The art of making
What is it, and why should you care?
I’m digging through my notes and files as I prepare for the upcoming workshops that I’m offering in February — The Divinely Feminine Art of Making. Details coming soon, provided I have no more unplanned (who would plan such a thing?) visits to the ER and all the self-care that follows.
Update: The workshops are scheduled, and you can sign up here (or click on the image).
I’ve been a maker for at least ten years now. I’ve been brewing my own kombucha for that long, and making herbal remedies and beauty products for about that long as well.
Being a maker is a true reflection of my values. The key value at play here is the one that claims sovereignty over every aspect of my healing journey and puts me in the center of every decision to be considered. Another big benefit of the art of making: made-by-hand artisanal products make great gifts.
A short recap of the journey that led me to the art of making:
- I lived the first four decades of my life recklessly, heedless of my own safety and that of others. I never planned to live this long; I drank and I drugged and I drove like someone who was pretty sure she was gonna die young.
- Once I came to, and got through the first decade of a life lived in the light — less driven by miserable desperation — my relationship to myself, my physical body, and my health began to change. For the better.
- When I started paying attention to and caring about taking care of myself, I found myself drawn to alternative ways of healing. I’m sure you’ll find it’s really hard to imagine, but for a few years I was pretty stubborn about this. I scorned Western medicine and resisted and resented most of my encounters with it.
- As I’ve grown older, the physical manifestations of the consequences of living each day manifesting zero self-care have shown up in my body in some pretty interesting ways. I’ve had quite a few opportunities to revisit my thoughts about and relationship to Western medicine. I’ve mellowed, and really appreciate the excellent, caring, smart MDs and other professionals who have shown up in my life. Not instead of my alternative healers, but fully and gratefully invited to the conversation.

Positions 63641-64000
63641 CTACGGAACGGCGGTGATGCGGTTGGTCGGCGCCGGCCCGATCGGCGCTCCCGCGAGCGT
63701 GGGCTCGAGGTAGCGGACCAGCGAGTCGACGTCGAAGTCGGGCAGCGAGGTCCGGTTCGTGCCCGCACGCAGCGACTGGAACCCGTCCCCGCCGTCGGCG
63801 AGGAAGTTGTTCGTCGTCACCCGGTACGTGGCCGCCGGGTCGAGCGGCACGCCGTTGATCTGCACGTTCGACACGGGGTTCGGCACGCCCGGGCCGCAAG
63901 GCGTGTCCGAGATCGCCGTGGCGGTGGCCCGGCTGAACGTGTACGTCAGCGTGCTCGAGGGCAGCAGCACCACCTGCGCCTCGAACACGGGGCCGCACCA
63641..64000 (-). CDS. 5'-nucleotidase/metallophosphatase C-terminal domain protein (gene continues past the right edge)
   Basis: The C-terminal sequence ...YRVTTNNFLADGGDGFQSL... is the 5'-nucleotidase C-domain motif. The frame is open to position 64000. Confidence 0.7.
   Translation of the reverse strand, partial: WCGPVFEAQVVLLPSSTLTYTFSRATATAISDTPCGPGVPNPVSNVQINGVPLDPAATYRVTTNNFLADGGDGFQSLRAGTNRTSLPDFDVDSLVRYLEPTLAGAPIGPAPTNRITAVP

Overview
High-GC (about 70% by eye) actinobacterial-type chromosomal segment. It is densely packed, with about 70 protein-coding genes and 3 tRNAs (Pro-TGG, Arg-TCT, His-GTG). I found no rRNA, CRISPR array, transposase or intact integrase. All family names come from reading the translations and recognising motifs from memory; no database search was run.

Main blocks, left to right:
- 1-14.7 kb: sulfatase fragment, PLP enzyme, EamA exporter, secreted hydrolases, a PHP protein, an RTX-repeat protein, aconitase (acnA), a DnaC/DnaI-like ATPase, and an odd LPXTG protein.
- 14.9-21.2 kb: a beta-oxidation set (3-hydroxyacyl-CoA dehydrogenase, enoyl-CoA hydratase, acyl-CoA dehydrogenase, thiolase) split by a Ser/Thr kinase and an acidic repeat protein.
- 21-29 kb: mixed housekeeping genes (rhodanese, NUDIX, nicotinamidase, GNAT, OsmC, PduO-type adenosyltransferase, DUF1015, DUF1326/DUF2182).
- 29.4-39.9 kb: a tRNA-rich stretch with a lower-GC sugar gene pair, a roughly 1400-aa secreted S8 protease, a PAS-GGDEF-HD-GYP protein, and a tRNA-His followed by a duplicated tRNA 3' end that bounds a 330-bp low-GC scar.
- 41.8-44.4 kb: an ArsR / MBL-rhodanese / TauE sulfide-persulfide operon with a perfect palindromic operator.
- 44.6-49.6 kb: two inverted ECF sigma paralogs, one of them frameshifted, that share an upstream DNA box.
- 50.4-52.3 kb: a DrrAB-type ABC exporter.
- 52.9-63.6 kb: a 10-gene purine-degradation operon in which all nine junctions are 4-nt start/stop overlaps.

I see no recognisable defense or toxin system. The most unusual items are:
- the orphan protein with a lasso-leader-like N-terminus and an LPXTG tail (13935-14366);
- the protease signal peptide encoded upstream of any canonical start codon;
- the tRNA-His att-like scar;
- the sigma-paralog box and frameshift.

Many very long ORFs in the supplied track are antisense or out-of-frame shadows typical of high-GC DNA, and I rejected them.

- Don’t even get me started on beauty! Despite our culture’s protestations, women in the third third of life are radiant, beautiful, and wise. When you dive into making your own beauty products, your inner beauty shines through more than ever.
The art of making is so rewarding — once you start, if you’re anything like me, you just want to make more and try new things.
Being a full participant in your healing journey — instead of a passive unquestioning patient — is by no means the easier, softer way. You gotta to do the research, ask a ton of questions, and consider your choices. Add the option of making some of your own remedies and you’re looking at a snapshot of how I roll.
I’m excited about sharing the divinely feminine art of making with women who are open to considering alternatives to passively accepting medical advice. Once you begin experimenting with making, if it’s a good fit for you, you may find yourself reaping some amazing benefits. Increased chutzpah, curiosity, and passion, for example.
Shine Your Light Serum
I concocted my first batch of the luscious Shine Your Light serum in November. (That’s it in the image above.) The idea came to me in a flash — I thought I was headed to bed, but my curiosity about the possibility of improving the appearance of my skin got me going. I did some research and got out my oils.
Want to make your own?
Here’s some helpful information (with some resources at the bottom if you’re inspired to do further research).
Or you may want to skip the concocting and buy some from me. I’d be delighted.
I guess now is the time for me to do a little disclaiming. I am not a doctor. The ingredients in this serum may not agree with your body; if you have had skin reactions with essential oils before, then this may not be good for you. Be careful.